Extraction REVIEW – Outrageously Dumb Fun

If it's complete carnage and little else you want, Extraction delivers with its uncompromising bloodshed.


Indonesia has been the best thing to happen to Hollywood action movies over the last ten years. Inspired by the likes of The Raid, heavy hitters in the west have taken a fancying to brutal killing in grimy settings, long takes of violence, and rocket-propelled narratives that don’t mess around. Extraction is the latest brutalise ’em up to owe a debt to Indonesia’s skull-crushing output with a flawed but undeniably fun end product.

Chris Hemsworth plays Tyler Rake, who must be mates with George Cauldron, as he looks to save a gangster’s son in Bangladesh. That’s it. That’s all there is to know. Unless I missed something between the gunshots, Extraction doesn’t even waste time explaining what organisation Tyler is a part of, it barely lingering on any plot details or characterisation for more than the amount of time it takes to reload a gun.

But if it’s abhorrent violence and creative kills you’re here for, oh boy does Extraction deliver. I thought I had become jaded by the many, many horror movies I’ve watched over the years, but the fights in Extraction are so ferocious that I found myself exclaiming at the screen with almost every setpiece.

Extraction really doesn’t give its audience much chance to breathe, it basically being like Fury Road on foot. Setpiece after setpiece flies by, whether it’s Tyler making his way through an apartment complex or a superb showdown on a bridge, Extraction’s action always excites. There’s even a scene where Tyler and his nemesis exchange vehicular blows in an almost hilarious fashion, yet both stand up and walk away. It’s all very absurd but still absolutely marvellous.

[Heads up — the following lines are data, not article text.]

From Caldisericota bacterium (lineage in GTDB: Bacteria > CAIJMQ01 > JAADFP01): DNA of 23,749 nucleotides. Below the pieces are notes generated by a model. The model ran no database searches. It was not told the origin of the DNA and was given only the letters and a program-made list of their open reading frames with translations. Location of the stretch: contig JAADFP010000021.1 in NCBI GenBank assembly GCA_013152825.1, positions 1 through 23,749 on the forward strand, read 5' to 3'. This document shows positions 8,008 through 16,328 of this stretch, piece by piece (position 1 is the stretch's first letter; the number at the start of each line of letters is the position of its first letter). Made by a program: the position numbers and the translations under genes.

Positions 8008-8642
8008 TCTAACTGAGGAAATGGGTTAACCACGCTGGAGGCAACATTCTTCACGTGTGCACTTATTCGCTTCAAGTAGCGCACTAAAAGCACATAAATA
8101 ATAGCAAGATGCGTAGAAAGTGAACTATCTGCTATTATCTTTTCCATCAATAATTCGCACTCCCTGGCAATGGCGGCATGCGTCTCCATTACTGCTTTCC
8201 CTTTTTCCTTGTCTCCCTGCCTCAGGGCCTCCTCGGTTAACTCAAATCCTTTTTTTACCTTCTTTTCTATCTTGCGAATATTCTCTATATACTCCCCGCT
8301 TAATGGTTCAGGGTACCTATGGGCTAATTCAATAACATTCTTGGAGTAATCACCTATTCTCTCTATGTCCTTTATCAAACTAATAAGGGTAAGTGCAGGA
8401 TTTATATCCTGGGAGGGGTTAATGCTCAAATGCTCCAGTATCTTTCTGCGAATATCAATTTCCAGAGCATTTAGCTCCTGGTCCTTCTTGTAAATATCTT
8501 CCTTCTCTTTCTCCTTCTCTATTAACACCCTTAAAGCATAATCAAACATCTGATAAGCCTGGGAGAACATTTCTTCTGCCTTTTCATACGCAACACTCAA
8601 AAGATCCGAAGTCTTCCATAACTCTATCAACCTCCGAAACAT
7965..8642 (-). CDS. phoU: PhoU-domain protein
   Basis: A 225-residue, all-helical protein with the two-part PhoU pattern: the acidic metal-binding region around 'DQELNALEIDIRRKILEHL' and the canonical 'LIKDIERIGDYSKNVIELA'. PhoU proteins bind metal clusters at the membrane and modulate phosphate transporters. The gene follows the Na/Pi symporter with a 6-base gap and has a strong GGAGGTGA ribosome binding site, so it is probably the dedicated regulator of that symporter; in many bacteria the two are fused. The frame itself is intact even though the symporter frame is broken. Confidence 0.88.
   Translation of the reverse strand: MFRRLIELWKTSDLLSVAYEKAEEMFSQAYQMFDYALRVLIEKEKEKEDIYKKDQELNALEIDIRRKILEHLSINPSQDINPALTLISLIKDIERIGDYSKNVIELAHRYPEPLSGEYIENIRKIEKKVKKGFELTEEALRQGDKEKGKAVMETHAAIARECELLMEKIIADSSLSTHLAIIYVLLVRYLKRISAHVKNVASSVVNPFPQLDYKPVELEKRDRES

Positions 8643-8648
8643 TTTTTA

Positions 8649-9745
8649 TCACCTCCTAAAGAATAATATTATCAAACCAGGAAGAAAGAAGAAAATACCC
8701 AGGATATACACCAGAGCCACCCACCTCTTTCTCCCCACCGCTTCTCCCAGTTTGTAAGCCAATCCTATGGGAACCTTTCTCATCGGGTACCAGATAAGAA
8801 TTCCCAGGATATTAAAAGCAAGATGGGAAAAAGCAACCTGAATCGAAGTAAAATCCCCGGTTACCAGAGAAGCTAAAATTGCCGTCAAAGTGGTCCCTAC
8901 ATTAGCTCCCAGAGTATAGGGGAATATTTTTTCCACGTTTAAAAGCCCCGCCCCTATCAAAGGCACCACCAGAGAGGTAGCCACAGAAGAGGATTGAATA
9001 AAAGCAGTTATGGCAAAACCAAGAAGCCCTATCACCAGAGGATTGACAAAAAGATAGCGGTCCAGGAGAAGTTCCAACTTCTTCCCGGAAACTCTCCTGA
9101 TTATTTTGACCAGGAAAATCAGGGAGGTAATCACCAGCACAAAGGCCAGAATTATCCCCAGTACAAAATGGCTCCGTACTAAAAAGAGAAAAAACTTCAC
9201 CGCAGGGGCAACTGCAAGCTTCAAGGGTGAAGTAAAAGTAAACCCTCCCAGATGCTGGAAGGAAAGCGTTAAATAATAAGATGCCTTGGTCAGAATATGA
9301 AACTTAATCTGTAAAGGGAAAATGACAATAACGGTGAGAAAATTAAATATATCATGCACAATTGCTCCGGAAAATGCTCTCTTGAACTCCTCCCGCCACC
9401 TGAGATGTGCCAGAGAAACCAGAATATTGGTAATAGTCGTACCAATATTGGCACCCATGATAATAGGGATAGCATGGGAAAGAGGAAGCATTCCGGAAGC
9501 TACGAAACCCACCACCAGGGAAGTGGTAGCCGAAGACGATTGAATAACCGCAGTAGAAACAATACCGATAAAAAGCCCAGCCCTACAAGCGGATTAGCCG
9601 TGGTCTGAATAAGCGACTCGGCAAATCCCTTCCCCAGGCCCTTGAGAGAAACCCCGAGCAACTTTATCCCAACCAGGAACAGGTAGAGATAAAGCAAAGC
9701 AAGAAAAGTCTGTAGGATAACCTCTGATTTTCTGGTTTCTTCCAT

Whether he’s kicking the knees off of children (they deserve it, don’t worry) or using a soldier as a baseball bat, Tyler Rake does not mess around. Imagine John Wick with an especially rough edge, someone whose ghosts haunt him to an even more sociopathic extent. Extraction doesn’t really dwell on Tyler’s past of how he came to be a killing machine (most of the characterisation is actually in the trailer), though there is a surprising admission from him late on that gives his character more depth. I just wish there was more of that, the action then skipping along to the next throat punch without really dwelling.

Extraction also really begins to crumble when you think about it for any time at all, it filled with a lot of contrivances that don’t add up. The big bad has so much sway that he is able to lock-down (shudder) an entire city, and Tyler’s destruction of the armed government forces coming after him doesn’t seem to cause him any ethical concern. Usually these guys just get a broken wrist and a big slap on the backside, but here they’re getting filled with lead like nobody’s business.

While the action is, by and large, sensational, the CGI can be spotty at a few points, especially when there are any helicopters as they seem to have a plasticky sheen to them. As well as that, some of the hidden cuts during “one-take” sequences are clearly the result of post-production, which really took me out of the action at a few points. Objects and people obscuring the lens are much more effective than simply blurring the focus while quickly panning to a wall and then back, though I was still back into the fray and invested before long.

If it’s complete carnage and little else you want, Extraction delivers with its uncompromising bloodshed. Just don’t think about if for any longer than Tyler Rake needs to clear a room of very bad men.

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Extraction review
Chris Hemsworth shines in this dumb as bricks slice of escapism that makes John Wick's action look PG by comparison.